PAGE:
Monthly Archives: March 2017

Laughter yoga: how playful movement heals

 

Movement heals – the body can heal the mind.
Laughter yoga is playful.
Playful movement can break old patterns.
Laughter yoga can break old patterns.

At least once on every course there is a instance where an embodiment, movement, dance and/or physical playfulness exercise ‘breaks’ a mindset and helps someone free themselves from an old pattern.

Every time, this exercise is spontaneous, ‘in the moment’, done specifically for that particular person, with the whole group taking part and therefore supporting this liberation process. Magic happens and there are usually tears – tears of relief, of alchemy, of frustration transformed into freedom.

This light-heartedness is liberating.

True spirituality means not taking ourselves too seriously: Deepak Chopra Click To Tweet

In a recent example, someone was terrorised by their rigid high standards. They had to do a presentation and were beating themselves up about it not being ‘good enough’, even though they had been given specific permission to experiment and allow their exercise to flow in its own easy natural way. They were furious and frustrated with themselves – so I got them to start ‘walking’ how they felt. We all joined in. We all trudged along with them (supportively). With minimal encouragement they then started shrugging it off (so we did too). We all ended up gambolling like spring lambs, and the self-rage and frustration had gone.

‘The dance you are talking about was absolutely great. It gave me a chance to express the emotion and got it out of my system. It was incredibly helpful. It also gave me the idea of doing this during (my own) walk-and-talk sessions as it is very cathartic.’

So not only was it helpful for them individually (and therefore for all of us too), but she is going to pass it down the line in her own work.

What can we learn from this? Various threads that stand out to me include;

  • be playful – be physically playful, whether you use laughter yoga or not
  • be spontaneous – learn to trust yourself to follow your instincts ‘in the moment’
  • in a ‘first do no harm way’, take risks. In the case above, I had no idea what would happen, I just knew playful movement would help.
  • allow emotion. Don’t be afraid of emotion, just remember to encourage everyone to breathe & relax.

What are your experiences?

Courses to learn laughter yoga

Webinars to develop exercises spontaneously

A 2-minute video compilation

The book ‘Awakening the Laughing Buddha within’:
paperback
kindle

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The ‘perfect’ laughter yoga exercise: what I learnt as a lumberjack

 

I learnt many skills in my previous career as a lumberjack.

One that has served me well is listening – not to the hinge cracking, nor the tree falling, but to people.
An important part in my lumberjack career was sales and I learnt that if you listen, or rather when we listen, we hear all the person’s under-currents, assumptions, preferences and particularities.
This type of listening, when we feel the nuances of the communication, is a great skill to master – if we ever can.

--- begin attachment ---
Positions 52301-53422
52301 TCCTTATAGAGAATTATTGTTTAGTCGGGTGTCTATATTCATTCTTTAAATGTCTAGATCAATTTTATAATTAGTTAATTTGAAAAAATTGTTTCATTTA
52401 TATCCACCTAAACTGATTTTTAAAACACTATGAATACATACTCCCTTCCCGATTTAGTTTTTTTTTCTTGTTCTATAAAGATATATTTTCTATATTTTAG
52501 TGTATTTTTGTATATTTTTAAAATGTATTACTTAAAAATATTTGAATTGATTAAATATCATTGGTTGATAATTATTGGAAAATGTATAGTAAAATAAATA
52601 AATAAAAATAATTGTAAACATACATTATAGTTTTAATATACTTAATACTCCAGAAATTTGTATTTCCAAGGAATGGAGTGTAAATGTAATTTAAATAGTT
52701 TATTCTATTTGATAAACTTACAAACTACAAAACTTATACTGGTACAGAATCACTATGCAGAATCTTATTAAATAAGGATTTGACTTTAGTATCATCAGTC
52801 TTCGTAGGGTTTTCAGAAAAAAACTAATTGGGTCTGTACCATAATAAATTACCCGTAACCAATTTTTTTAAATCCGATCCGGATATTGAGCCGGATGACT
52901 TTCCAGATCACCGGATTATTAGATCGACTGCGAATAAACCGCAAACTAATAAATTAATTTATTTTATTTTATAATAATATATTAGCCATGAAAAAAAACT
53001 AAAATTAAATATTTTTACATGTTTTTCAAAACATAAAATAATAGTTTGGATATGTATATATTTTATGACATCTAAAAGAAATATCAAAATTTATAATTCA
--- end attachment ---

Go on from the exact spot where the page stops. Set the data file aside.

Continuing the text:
Its practical application in laughter yoga is been enormous.

It is a subtle skill to feel the nuances in a group – and helpful when we are looking for perfect pitch, so to speak, pitching the ‘perfect’ exercise, ie the perfect exercise for that moment.

It is a common practice to have a set, pre-planned repertoire, and it is essential to set the correct intention and to do proper preparation and planning. However, it is important to be able to vary our plan.

Sometimes this is forced on us by ‘circumstances’, other times there is a subtle invitation, if we know how to listen. Sometimes someone from the group makes a comment or observation, or behaves or interacts or moves in a particular way that lends itself to becoming a ‘perfect’ exercise. When we turn this moment into a warm, generous and inclusive exercise, it can be perfect.

It can certainly be ‘perfect’.

On one occasion, out of the group emerged a hokey cokey. In the context of the workshop it was about as tangential and off-the-wall as you can imagine – but everyone loved it. One person came up to me afterwards and used the words: ‘it was just perfect!’
The reason it was perfect was because it ‘caught’ the moment, it was spontaneous, inclusive and engaging, it was inviting, playful and fun, everyone found their own enjoyment in it, and everyone found it rewarding. This is my definition of a ‘perfect’ exercise.

In my own personal and professional journey I experienced many similar delights. I found the ‘working with what is’ approach in Kindling Point exceptionally useful as it fosters the ability to allow ideas and material to emerge from within the group.
Our skill in the laughter yoga / laughter therapy / laughter wellness / laughology / laughter facilitation arena is then to turn this into a ‘perfect’ exercise.

When we embrace this, sessions become richer, more rewarding, more effective, more engaging, more life-enhancing.

We can all learn this skill.

How to create ‘perfect’ exercises

Laughter Facilitation Skills

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